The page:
|The 46 kW hub motor. Click to enlarge.|
BluWāv Systems LLC, a provider of hub motors, electric propulsion and energy systems for the military, commercial, automotive and industrial markets, exhibited its Roadrunner four-wheel electric drive system applied in a military vehicle at the 2008 SAE Hybrid Vehicle Technology Symposium in San Diego this week.
BluWāv was formerly WaveCrest Laboratories, the developer of the dynamically reconfigurable Adaptive Motor system, which consists of a multiple-phase, DC brushless motor arranged such that the rotor surrounds and rotates around the center-mounted stator, rather than rotor rotating within the outer stator. (Earlier post.)
The WaveCrest stator consists of a series of independently controlled electromagnets driven by a proprietary power electronics module. The electromagnetic cores are identical and isolated.
The RoadRunner system as shown on a 1,500kg off-road military vehicle uses four 46kW (peak) Adaptive Motor hub motors combined with a 5.1 kWh Li-ion battery pack with A123Systems cells to support an electric range of 15 miles (25 km) with a top speed of 75 mpg (121 kph).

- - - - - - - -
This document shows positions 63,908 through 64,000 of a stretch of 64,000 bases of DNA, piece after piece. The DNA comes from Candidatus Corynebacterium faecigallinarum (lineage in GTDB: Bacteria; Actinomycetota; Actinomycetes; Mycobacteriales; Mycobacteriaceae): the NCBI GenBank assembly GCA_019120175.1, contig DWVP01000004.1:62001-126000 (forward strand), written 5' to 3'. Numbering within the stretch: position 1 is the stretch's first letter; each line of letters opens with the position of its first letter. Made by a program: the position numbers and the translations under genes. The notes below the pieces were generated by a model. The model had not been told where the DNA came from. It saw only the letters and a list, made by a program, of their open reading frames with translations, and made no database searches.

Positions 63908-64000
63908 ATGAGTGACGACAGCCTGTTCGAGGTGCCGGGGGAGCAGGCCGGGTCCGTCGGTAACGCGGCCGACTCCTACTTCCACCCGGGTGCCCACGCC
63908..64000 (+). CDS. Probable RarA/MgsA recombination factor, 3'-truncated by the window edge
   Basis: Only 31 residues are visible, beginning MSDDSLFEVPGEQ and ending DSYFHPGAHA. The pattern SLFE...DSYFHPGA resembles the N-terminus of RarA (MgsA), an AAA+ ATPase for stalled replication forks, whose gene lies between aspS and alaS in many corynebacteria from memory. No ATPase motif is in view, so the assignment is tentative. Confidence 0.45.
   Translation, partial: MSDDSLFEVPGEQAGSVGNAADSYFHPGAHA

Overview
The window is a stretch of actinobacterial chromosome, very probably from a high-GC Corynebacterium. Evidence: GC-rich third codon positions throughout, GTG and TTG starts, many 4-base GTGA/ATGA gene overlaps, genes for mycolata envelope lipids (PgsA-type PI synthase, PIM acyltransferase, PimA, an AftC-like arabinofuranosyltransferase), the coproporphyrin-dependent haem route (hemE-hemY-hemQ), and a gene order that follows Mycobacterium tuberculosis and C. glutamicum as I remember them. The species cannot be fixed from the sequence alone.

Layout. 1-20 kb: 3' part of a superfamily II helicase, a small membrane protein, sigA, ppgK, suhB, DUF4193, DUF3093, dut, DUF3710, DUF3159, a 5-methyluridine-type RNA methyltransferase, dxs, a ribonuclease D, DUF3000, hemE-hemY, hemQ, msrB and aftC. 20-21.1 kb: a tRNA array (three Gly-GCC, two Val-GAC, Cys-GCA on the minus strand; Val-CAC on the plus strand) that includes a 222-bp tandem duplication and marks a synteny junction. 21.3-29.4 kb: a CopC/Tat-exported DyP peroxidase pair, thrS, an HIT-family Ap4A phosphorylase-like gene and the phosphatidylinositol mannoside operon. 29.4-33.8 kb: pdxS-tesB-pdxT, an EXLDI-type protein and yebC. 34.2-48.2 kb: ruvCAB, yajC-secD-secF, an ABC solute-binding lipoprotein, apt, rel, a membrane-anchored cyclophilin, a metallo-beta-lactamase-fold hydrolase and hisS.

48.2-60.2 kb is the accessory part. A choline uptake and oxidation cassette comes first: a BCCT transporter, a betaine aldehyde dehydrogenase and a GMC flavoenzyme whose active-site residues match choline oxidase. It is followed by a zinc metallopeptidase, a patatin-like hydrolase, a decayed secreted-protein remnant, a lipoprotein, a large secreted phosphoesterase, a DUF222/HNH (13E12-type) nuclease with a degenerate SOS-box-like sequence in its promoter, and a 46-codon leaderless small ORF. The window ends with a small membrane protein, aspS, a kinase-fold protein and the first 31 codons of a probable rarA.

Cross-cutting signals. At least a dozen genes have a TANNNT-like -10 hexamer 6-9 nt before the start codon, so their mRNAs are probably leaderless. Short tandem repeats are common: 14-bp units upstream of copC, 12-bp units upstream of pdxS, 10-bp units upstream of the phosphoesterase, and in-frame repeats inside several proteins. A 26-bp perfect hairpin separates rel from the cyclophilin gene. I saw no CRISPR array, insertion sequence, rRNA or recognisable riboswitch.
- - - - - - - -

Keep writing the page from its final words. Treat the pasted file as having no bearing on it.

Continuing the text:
The hub motors provide 20 kW of continuous power, with 620 Nm of continuous torque and 1,100 Nm of pea torque. Speed range is 0-900 rpm reversible.
The motor was designed to package into a 17” rim and integrates the hub (and wheel bearings), a disk brake, and motor into a single unit. Four of these motors are capable of propelling a medium-sized automotive vehicle up to 90 mph and up a 30% grade, according to the company. The motors also provide regenerative braking for increased vehicle range, shorter stopping distances, and reduced brake wear.
The motor is a brushless DC, permanent magnet with an integrated gear set, hub, and brake. The power electronics are IGBT-based with an integrated DSP for motor control. BluWāv develops the motor, vehicle control module and pack and battery management system itself.
In January, BluWāv announced that the recently-passed Fiscal Year 2008 Omnibus Appropriations Bill directs $1.2 million to the company to accelerate its research and develop an energy storage system for hydrogen-based and hybrid vehicles.
The system is to take advantage of the unique attributes of fuel cell start, run, and shut down sequences, provide a vehicle with an electric-only range compatible with a majority of commuter drive cycles, and focus on energy absorption through regenerative braking by incorporating electric drives using the latest BluWāv brushless DC motor technology.